Elli Kaplan’s company Neurotrack says it’s developed a cognitive screening test that can be done in just three minutes.
Earlier this month, one of the first comprehensive studies of cognitive issues found that nearly one in ten Americans over the age of 65 has dementia, and another 22% may have mild cognitive impairments. The numbers rise with age, with 35% of Americans in their 90s having dementia. While there’s no cure for dementia or the specific diseases, like Alzheimer’s, that cause it, there are ways to slow it down if it’s caught early. That’s one reason why Medicare requires cognitive screening for annual wellness visits.
One challenge with this type of screening, says Elli Kaplan, CEO and cofounder of Neurotrack, is that doctors sometimes have a rough time integrating it into their workflows. That’s where her company fits in. It developed a 3-minute digital test that screens for two key measures of cognitive health: processing speed (how fast people respond and process to information) and executive function (which includes mental agility, problem solving and other traits) that can be integrated into a wellness visit as part of checking other vital signs. “We really want cognitive testing to become the next vital sign that gets selected at every appointment,” she says.
On Tuesday, the company announced that it raised a $10 million investment round to accelerate its push to market for its cognitive testing products. The financing brings the company’s total funding to about $57 million, with investors including Johnson & Johnson Innovation, Founders Fund, Khosla Ventures and Salesforce cofounder Reid Hoffman.
Kaplan cofounded Neurotrack in 2012, along with neuroscientists Stuart Zola, Elizabeth Buffalo and Cecelia Manzanares. She was inspired by her own history: two of her grandparents were diagnosed with Alzheimer’s. She was struck, she said, by how difficult it was both to get the initial diagnosis as well as accessing the care needed for someone suffering from the disease. Kaplan comes from a family of physicians, and realized if it was difficult for her family, which is experienced in working with the healthcare system, to get the right care, it must be even more difficult for everyone else. It’s “very personal for me,” she says. “And I’m not gonna rest until we’ve really tackled this problem.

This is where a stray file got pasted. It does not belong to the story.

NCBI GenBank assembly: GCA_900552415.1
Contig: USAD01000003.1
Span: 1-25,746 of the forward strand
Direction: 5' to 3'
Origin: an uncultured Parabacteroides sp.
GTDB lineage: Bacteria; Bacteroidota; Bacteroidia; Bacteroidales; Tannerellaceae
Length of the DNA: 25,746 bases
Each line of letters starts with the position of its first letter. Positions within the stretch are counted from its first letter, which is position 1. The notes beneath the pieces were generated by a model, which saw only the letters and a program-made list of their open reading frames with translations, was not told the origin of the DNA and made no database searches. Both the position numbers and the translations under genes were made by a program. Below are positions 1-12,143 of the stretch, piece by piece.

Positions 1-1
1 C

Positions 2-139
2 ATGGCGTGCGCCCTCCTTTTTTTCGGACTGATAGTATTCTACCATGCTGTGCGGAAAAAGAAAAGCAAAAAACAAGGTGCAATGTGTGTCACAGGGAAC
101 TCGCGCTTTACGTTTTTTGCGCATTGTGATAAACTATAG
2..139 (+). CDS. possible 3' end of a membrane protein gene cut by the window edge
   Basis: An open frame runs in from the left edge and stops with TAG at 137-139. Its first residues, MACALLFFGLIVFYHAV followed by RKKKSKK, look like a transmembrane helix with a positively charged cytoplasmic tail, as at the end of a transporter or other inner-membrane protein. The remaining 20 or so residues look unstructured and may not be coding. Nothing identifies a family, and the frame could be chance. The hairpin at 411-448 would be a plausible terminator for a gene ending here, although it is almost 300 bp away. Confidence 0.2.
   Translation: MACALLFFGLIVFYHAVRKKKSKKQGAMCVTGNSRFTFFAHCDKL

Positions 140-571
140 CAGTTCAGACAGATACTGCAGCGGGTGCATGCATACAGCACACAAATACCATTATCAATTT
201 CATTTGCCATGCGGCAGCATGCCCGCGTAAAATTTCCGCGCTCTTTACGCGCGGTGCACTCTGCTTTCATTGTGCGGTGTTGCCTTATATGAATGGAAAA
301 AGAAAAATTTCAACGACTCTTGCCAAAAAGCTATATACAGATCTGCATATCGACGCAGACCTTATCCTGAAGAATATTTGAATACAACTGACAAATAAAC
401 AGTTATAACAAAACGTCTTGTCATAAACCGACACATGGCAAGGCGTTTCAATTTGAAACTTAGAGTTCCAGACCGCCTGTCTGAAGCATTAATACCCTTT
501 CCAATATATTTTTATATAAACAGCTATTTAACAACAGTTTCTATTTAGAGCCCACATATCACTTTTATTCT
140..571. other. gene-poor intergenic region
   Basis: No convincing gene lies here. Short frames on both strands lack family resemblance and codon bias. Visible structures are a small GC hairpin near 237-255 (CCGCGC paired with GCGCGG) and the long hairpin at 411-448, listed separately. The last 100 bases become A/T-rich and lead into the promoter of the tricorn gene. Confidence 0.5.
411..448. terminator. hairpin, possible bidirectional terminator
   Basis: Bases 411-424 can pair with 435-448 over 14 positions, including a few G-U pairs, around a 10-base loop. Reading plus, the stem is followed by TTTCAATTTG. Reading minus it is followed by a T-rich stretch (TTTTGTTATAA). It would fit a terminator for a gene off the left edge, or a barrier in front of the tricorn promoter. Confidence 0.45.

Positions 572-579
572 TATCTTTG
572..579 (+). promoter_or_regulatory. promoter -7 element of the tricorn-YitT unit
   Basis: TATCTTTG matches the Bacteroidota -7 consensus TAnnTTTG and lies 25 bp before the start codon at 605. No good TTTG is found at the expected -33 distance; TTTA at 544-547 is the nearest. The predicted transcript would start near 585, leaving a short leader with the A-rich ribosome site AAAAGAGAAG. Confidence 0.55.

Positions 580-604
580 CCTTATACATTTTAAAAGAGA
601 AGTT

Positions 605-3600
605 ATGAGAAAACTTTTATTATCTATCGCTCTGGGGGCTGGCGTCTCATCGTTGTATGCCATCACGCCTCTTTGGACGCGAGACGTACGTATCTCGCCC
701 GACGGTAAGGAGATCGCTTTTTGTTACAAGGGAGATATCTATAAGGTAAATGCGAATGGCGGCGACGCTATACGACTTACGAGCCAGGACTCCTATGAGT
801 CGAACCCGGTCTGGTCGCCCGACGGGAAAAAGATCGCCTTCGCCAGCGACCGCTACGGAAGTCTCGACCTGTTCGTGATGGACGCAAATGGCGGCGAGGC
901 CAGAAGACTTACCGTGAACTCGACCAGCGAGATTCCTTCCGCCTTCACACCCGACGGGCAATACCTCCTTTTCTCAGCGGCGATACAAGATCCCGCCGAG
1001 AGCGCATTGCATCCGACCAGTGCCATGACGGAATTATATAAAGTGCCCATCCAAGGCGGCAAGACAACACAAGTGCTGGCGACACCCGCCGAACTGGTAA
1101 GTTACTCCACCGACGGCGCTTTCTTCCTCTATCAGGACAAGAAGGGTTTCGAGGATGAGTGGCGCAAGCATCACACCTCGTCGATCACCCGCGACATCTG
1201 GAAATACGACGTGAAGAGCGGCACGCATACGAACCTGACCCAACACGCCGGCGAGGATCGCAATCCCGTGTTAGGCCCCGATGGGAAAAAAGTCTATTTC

For the past 10 years, Neurotrack has been researching and developing digital tools that can be used to both screen for and diagnose dementia risk. The company has run several clinical studies to validate its tools and published results, and is currently registered as a class 2 medical device with the FDA.
Rebecca Edelmayer, the Alzheimer’s Association’s senior director of scientific engagement reviewed some of the studies and told Forbes via email that while some of them are too small to generalize results to a larger population yet, the type of technology that Neurotrack is developing “will (once validated) play an important role in addressing early detection associated with Alzheimer’s disease and other dementia.”
Kaplan notes that the screening test her company developed is not the final word. If the initial screening shows a reason for concern, she says, a patient would move on to more tests, and “with those tests, we would then get a deeper insight into their overall cognition.” From there, the company also provides digital tools for doctors to help develop a care plan for their patients. It’s also, she says, in the process of developing a digital therapeutic for mild cognitive impairments. The goal there, she says, is to “delay and prevent cognitive decline when early signs are detected.”
With the new infusion of capital, the company aims to scale the commercialization of its technology, getting its screening test into the hands of physicians and helping them integrate it into a wellness exam.
“I believe that the challenge for Neurotrack is not around technology, it is around how do they really operationalize making the Neurotrack test incredibly simple for when people go to their wellness exams,” says Hayes Drumwright, CEO of Popin, an investor in Neurotrack. Drumwright went on to say the company has strong promise here. “Overall, this is massively more efficient than what’s currently in the market.”